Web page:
How nonlinear interactions challenge the three-dimensional Anderson transition
Mon, Mar. 10th 2014, 14:00-15:00
Salle Claude Itzykson, Bât. 774, Orme des Merisiers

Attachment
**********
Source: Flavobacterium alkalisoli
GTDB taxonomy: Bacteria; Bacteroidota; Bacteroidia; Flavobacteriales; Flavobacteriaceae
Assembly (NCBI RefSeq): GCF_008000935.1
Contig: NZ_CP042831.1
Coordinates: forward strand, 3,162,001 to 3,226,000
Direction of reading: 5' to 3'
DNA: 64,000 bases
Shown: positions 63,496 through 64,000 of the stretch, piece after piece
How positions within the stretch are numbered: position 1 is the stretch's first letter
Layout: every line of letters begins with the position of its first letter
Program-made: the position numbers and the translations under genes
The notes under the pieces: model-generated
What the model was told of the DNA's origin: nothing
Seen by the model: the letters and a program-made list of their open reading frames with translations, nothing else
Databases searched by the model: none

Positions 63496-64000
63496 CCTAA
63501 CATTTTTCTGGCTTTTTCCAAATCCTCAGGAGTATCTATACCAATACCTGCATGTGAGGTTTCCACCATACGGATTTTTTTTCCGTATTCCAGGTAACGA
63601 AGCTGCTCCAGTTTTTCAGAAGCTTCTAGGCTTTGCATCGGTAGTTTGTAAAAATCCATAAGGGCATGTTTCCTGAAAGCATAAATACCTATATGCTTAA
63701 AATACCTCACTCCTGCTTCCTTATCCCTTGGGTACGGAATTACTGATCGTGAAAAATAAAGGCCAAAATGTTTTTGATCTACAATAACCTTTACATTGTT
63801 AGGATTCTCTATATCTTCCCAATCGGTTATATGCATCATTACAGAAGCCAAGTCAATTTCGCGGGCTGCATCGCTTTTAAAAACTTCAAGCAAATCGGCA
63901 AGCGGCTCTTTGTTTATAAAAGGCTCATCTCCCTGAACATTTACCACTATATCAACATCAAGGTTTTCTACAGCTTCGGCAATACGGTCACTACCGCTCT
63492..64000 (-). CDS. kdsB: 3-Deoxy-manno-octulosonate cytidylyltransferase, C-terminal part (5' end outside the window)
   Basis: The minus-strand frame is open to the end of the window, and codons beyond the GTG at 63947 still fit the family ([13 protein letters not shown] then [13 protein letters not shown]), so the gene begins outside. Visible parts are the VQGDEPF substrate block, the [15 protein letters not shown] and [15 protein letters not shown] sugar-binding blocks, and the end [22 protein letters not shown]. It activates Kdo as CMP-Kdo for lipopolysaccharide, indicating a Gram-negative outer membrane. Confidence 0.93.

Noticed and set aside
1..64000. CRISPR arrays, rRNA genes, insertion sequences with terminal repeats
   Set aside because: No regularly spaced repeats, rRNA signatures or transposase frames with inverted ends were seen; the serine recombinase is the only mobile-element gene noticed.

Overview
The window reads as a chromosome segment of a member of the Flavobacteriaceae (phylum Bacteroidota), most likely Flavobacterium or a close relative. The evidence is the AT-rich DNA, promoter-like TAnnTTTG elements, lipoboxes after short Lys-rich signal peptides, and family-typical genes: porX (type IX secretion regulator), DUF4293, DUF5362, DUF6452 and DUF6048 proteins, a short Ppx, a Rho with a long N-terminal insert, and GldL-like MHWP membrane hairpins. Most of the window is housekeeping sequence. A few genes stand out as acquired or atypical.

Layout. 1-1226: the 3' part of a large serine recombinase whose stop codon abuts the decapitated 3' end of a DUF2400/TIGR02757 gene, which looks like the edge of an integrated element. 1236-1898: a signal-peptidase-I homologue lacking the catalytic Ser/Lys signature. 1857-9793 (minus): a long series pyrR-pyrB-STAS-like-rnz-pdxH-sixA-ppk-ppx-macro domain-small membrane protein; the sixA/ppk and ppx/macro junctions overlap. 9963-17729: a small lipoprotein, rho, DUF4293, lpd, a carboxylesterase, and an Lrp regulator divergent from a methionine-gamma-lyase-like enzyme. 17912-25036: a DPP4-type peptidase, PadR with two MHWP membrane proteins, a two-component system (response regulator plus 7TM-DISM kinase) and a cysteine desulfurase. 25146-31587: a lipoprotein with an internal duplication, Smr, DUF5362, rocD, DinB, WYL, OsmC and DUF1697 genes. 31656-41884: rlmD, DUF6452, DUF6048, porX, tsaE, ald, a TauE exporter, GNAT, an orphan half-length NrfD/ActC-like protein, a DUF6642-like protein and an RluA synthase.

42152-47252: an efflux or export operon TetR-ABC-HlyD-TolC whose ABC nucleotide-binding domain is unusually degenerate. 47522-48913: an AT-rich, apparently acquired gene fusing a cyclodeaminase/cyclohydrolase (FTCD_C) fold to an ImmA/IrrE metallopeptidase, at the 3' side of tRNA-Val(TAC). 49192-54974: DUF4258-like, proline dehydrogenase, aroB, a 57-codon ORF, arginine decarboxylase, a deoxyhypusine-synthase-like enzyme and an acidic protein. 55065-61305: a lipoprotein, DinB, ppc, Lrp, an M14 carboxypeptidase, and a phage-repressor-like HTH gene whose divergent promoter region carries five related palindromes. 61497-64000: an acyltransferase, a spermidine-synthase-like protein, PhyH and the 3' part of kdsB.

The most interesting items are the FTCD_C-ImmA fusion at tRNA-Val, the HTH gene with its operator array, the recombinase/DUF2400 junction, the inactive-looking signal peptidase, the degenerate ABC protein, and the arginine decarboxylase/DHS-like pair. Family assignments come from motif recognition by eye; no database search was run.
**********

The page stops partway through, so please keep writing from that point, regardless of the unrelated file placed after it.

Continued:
When a quantum particle, for instance an atom, propagates in a 3D disordered environment, a spatial localization of its wave function occurs when the particle's energy is decreased below a critical value: this is the Anderson transition. Macroscopically, this peculiar effect manifests itself as a phase transition separating a regime where transport is diffusive and the system a ``conductor'' (above the critical point) from a regime where transport is completely suppressed and the system behaves as an ``insulator'' (below the critical point). par In cold atomic gases, interactions between particle complicate this picture. Ongoing research on 1D gases of disordered bosons already indicated that Anderson localization tends to be strongly altered by interactions. Their effect on the Anderson transition that occurs in 3D is, on the other hand, presently unknown. In this presentation I will discuss recent theoretical predictions partially elucidating this question. In particular I will show that even weak interactions deeply alter the nature of the Anderson transition: While there still exists a critical point in the system, below that point a novel phase appears, displaying a new critical exponent, subdiffusive transport and a breakdown of the one-parameter scaling description of Anderson localization. \ \ Travail effectué en collaboration avec Benoît Vermersch, Jean Claude Garreau et Dominique Delande.